BY GABBY RAYMOND '20
Over Columbus Day weekend, the Argentine Tango Clubs in the Five College community hosted their monthly Milonga – a tango event where people go to socialize and dance. Professor Daniel Trenner, the Argentine Tango teacher at Smith and Mount Holyoke, invited students from both colleges.
In 1987, Trenner, an accomplished jazz and contemporary dancer, traveled to Buenos Aires where he began to learn the Argentine social dance. He shared that the older generation in Buenos Aires feared their style and traditions would be lost in the new wave of dance teachers who used the American dance model to teach the complex dance. After studying with the Milongueros, Trenner came back to the United States to kickstart a tango revival, teaching in the traditional style of the older generation in Argentina.
Trenner is often called the Johnny Appleseed of Tango – for 20 years he traveled around the world, stopping in over 100 cities to teach tango in a variety of settings. In the 1990s, he held tango workshops in South Hadley and Amherst and thus dance began to take root in the community. As a result of his efforts, there are various tango clubs present in the area. Today, there are four tango clubs in South Hadley, and each one has a monthly Milonga that members can attend.
Trenner continues to teach beginner and intermediate classes at both Smith and Mount Holyoke, has formed a Tango Club at Amherst College and a Tango and Salsa Club at Hampshire College. Students who have taken tango can attest that you don’t just learn the art of tango, but the social skills that go with it as well. Farah Rawas ’17 states, “Daniel taught me how to take control even when I’m the follower. When I’m more in control I feel more comfortable with my partner and am able to enjoy the dance more.”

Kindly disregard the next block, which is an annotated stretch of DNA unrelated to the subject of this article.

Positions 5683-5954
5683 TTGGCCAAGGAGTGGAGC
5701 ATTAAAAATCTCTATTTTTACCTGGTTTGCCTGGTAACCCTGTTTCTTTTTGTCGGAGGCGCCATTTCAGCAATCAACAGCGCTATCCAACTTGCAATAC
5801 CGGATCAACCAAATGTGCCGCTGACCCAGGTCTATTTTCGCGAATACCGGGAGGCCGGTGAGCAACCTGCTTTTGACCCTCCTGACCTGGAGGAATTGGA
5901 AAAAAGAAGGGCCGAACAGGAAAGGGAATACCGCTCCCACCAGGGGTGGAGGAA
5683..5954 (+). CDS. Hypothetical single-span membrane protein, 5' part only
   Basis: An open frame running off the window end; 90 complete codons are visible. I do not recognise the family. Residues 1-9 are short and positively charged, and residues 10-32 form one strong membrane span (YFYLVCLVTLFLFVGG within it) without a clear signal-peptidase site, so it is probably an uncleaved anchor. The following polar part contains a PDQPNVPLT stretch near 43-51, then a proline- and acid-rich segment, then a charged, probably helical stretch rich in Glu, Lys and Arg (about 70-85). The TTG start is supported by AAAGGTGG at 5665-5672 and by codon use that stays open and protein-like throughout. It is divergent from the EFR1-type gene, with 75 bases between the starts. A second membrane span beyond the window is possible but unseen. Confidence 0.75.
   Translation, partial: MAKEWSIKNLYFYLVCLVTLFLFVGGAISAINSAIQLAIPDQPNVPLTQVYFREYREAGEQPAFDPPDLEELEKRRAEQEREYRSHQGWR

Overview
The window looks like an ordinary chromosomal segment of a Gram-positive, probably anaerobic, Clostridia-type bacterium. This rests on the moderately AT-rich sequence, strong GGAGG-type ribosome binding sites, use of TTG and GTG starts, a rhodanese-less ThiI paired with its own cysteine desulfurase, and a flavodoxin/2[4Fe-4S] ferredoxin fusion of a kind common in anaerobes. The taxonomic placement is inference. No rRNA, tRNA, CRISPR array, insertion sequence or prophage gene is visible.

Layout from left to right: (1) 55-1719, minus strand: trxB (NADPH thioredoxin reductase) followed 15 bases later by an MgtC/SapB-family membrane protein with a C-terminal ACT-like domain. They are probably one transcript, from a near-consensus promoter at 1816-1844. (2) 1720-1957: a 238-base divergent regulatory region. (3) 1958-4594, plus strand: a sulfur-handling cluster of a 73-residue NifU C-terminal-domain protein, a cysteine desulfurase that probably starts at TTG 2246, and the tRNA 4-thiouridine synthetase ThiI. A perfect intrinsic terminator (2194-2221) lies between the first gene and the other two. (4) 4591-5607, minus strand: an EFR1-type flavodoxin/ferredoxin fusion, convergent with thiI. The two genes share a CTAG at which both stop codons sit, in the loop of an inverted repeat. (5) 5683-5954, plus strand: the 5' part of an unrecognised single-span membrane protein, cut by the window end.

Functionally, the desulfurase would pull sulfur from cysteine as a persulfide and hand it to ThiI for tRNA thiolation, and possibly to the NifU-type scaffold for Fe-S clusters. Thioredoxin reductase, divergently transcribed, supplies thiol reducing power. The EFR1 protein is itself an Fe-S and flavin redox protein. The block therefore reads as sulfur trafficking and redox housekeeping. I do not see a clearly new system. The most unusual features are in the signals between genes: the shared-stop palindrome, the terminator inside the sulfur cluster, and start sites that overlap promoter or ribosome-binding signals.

Trenner wants to emphasize the social aspect of the dance in a time he calls “a society of isolationism driven by technology.” In the class, it is important to pay full attention to your partner and learn to listen to their body language to be able to move fluidly together. Trenner also hopes to promote skills in boundary-keeping and mutual respect; followers are not just dominated by leaders, each couple works together to make each other better dancers. Learning to tango is certainly a form of exploring cultural diversity, but Trenner also teaches the complex experience of social customs associated with tango that still can still be applied to dancers’ daily life. One former student of Trenner’s from Smith College, Pheonix Wyatt, was so influenced by her time learning the tango in college that she now apprentices with him to continue to engage with and learn the social dance.
According to Trenner, in Argentina attending a Milonga is the combination of both the social and technical skills that a dancer learns in class. At Smith and Mount Holyoke, students employ these skills as they dance with both members of the local community and their fellow students.